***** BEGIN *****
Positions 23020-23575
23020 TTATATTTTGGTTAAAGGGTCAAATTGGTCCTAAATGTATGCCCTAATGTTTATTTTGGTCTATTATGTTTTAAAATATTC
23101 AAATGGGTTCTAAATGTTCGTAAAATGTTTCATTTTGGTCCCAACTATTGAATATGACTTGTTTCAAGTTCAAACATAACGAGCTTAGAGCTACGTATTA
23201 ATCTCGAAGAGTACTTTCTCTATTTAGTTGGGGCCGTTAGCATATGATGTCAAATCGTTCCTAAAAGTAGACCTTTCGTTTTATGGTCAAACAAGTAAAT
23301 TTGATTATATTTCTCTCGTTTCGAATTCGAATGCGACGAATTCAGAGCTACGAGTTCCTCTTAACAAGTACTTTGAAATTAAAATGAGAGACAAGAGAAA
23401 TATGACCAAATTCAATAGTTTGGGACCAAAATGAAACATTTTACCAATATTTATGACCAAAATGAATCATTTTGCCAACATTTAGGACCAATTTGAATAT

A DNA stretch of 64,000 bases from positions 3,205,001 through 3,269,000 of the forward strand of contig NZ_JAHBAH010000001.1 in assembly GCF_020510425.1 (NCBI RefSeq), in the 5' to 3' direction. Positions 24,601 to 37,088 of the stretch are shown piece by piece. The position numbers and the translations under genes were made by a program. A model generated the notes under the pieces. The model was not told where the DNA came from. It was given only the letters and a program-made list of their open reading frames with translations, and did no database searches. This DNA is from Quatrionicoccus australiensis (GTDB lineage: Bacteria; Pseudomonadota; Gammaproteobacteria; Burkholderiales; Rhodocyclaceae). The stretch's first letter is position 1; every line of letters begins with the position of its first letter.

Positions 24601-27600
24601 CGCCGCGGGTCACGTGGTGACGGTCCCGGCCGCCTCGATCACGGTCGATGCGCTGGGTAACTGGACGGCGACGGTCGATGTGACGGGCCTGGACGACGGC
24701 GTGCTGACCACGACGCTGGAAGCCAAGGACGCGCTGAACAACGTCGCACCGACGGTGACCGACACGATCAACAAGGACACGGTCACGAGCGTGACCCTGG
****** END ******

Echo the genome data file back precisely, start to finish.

Positions 23020-23575
23020 TTATATTTTGGTTAAAGGGTCAAATTGGTCCTAAATGTATGCCCTAATGTTTATTTTGGTCTATTATGTTTTAAAATATTC
23101 AAATGGGTTCTAAATGTTCGTAAAATGTTTCATTTTGGTCCCAACTATTGAATATGACTTGTTTCAAGTTCAAACATAACGAGCTTAGAGCTACGTATTA
23201 ATCTCGAAGAGTACTTTCTCTATTTAGTTGGGGCCGTTAGCATATGATGTCAAATCGTTCCTAAAAGTAGACCTTTCGTTTTATGGTCAAACAAGTAAAT
23301 TTGATTATATTTCTCTCGTTTCGAATTCGAATGCGACGAATTCAGAGCTACGAGTTCCTCTTAACAAGTACTTTGAAATTAAAATGAGAGACAAGAGAAA
23401 TATGACCAAATTCAATAGTTTGGGACCAAAATGAAACATTTTACCAATATTTATGACCAAAATGAATCATTTTGCCAACATTTAGGACCAATTTGAATAT

A DNA stretch of 64,000 bases from positions 3,205,001 through 3,269,000 of the forward strand of contig NZ_JAHBAH010000001.1 in assembly GCF_020510425.1 (NCBI RefSeq), in the 5' to 3' direction. Positions 24,601 to 37,088 of the stretch are shown piece by piece. The position numbers and the translations under genes were made by a program. A model generated the notes under the pieces. The model was not told where the DNA came from. It was given only the letters and a program-made list of their open reading frames with translations, and did no database searches. This DNA is from Quatrionicoccus australiensis (GTDB lineage: Bacteria; Pseudomonadota; Gammaproteobacteria; Burkholderiales; Rhodocyclaceae). The stretch's first letter is position 1; every line of letters begins with the position of its first letter.

Positions 24601-27600
24601 CGCCGCGGGTCACGTGGTGACGGTCCCGGCCGCCTCGATCACGGTCGATGCGCTGGGTAACTGGACGGCGACGGTCGATGTGACGGGCCTGGACGACGGC
24701 GTGCTGACCACGACGCTGGAAGCCAAGGACGCGCTGAACAACGTCGCACCGACGGTGACCGACACGATCAACAAGGACACGGTCACGAGCGTGACCCTGG